5 Verbal Mistakes Coaches Must Avoid

(AP Photo/Dave Weaver)

Coach Houser: We've only been with our new club team for a few weeks, and already the coach has made more inappropriate comments than any coach my daughters have ever played for. After matches, she goes out with some parents and talks openly about the players' athleticism, their boyfriends, their families. She says something ridiculous at nearly every practice, in nearly every email, etc. What do we do? The girls are shocked. The parents are enraged. And we still have 4 or 5 more months.

There are some rules about what comes out of a coach's mouth. Here they are in no particular order.

Rule No.1: Say Nothing That You'll Regret

If my team or a player needs a compliment, my coaches or I will give it. Or they need criticism, we will do that also. But everything that's said to the team is thought out carefully. If I have an assistant or a player who just spouts off and hurts people's feeling, I will talk to them. It will stop.

I've told an assistant coach five dozen times, "Don't say anything that you'll regret." I've been on the way home on the bus after a surprising loss or in the car after a disappointing tournament and I've asked my assistant(s), "Did we say or do anything that we regret?"

This is especially true after a stunning loss or underachievement. Sure you can say you were disappointed with the loss: the passing, the defense, the spirit, the effort. But you just can't be foolish enough to say anything that will jeopardize the next match or even the next season.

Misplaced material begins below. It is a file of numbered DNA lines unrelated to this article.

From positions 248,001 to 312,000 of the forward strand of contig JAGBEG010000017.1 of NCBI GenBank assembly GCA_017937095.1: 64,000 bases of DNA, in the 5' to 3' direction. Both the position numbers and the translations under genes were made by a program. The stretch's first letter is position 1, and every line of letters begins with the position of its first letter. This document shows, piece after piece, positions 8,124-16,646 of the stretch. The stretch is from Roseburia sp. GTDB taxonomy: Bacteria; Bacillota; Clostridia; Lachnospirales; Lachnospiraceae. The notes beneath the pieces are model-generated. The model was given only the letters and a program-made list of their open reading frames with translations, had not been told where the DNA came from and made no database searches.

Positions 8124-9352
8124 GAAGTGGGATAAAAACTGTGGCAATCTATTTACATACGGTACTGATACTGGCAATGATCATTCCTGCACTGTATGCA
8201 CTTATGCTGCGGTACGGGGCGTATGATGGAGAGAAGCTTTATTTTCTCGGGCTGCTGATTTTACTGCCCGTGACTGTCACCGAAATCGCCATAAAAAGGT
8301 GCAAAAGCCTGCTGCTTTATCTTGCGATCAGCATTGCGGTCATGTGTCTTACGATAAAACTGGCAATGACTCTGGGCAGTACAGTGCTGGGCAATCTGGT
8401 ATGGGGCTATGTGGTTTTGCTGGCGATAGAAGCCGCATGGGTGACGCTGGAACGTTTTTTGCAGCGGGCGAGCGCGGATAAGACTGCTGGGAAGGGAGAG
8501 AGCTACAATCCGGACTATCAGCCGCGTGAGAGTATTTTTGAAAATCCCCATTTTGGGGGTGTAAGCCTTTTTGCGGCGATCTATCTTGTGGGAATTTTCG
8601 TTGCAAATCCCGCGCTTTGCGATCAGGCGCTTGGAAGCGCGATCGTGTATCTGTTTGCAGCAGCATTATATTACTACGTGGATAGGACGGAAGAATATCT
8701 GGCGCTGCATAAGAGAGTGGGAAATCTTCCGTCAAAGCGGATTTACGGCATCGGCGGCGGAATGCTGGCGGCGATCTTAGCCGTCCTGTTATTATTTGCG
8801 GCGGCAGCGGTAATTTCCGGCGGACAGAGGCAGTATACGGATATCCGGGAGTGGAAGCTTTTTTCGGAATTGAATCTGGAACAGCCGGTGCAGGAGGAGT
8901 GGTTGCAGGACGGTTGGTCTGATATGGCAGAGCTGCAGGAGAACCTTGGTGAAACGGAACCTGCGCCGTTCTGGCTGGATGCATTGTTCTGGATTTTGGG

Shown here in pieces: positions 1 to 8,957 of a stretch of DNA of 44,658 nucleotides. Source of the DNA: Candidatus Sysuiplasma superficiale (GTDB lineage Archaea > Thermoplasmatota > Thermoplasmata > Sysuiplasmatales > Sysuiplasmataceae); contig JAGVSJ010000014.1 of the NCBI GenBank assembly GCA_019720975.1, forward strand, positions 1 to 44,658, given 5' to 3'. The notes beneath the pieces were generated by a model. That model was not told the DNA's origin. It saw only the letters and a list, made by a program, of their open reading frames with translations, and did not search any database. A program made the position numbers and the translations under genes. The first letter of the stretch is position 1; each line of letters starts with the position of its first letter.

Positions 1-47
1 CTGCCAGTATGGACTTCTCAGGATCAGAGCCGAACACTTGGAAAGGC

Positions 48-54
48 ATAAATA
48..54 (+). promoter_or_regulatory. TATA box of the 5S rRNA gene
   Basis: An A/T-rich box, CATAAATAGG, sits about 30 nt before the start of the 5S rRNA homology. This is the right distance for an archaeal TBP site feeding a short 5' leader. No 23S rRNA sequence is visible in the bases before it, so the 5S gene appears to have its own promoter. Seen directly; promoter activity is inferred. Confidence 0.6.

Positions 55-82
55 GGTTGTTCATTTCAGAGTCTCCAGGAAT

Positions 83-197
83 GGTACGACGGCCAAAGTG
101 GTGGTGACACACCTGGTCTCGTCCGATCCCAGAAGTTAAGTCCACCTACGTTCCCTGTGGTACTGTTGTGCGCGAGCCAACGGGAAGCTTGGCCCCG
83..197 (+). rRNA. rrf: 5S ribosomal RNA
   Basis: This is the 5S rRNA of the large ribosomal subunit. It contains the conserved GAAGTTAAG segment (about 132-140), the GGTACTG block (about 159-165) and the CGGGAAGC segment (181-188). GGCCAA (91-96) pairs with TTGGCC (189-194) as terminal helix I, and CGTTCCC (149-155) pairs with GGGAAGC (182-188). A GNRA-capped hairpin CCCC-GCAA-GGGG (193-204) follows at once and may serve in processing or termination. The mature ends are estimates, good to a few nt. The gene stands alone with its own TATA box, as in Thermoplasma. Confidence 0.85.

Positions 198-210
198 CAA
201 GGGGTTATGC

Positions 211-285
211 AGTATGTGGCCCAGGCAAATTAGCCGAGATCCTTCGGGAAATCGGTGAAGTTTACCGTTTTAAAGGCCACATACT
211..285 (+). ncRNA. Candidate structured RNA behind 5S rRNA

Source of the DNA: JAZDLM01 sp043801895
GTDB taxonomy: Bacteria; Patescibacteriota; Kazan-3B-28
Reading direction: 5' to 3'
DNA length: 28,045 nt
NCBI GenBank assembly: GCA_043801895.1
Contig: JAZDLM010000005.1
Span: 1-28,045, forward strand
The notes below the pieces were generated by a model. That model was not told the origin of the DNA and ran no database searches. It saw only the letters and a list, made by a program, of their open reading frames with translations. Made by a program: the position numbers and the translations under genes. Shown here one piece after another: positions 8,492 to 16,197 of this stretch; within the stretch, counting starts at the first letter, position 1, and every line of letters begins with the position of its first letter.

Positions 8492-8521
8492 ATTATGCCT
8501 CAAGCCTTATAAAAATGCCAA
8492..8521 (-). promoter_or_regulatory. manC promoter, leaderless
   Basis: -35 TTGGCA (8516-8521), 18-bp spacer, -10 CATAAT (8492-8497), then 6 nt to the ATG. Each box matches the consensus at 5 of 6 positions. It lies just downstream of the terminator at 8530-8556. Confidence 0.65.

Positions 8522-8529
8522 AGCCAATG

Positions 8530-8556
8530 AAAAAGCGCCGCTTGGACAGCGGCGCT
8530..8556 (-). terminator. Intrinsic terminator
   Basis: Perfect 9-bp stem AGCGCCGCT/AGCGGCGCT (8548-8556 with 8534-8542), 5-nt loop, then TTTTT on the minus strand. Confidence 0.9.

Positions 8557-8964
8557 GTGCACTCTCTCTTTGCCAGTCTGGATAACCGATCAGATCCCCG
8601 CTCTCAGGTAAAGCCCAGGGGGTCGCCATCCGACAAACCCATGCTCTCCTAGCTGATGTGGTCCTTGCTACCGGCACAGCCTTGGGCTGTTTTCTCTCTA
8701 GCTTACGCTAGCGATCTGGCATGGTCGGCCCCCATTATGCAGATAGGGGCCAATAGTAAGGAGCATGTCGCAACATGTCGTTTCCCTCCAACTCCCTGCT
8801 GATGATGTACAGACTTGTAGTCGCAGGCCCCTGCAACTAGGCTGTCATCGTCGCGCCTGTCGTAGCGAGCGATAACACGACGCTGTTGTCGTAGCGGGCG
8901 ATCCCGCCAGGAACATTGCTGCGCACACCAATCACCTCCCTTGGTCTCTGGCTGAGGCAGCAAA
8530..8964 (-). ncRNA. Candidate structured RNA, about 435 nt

Rule No.2: Don't Say Anything That'll Embarrass Your Program Or Motivate Your Opponents

Back in 1993 we were tied with a team going into the final night of the regular season. We won our match and were expecting to have to travel the next night for a playoff match. Then we heard that the other team lost!

The next morning, the coach of the 2nd place team was quoted in her local newspaper, "That's a cheap way for Bassett to win a championship." WHAT? Are you kidding me? We met them in the semis of the conference tournament and ended their season. Yes, they were good and could have beaten us on some nights. But not after that statement. Their coach helped us motivate ourselves. Big mistake.

When you open your mouth in anger or disgust, you can do a ton of damage. Don't say things that will come back to bite you.

"But Coach Houser, I don't have that kind of self-control." Then find it. Nurture it. Practice it. Practice what you're going to say when you accept that new coach job, when you lose the match that decides the conference championship, when you lose the match that ends your season, etc.

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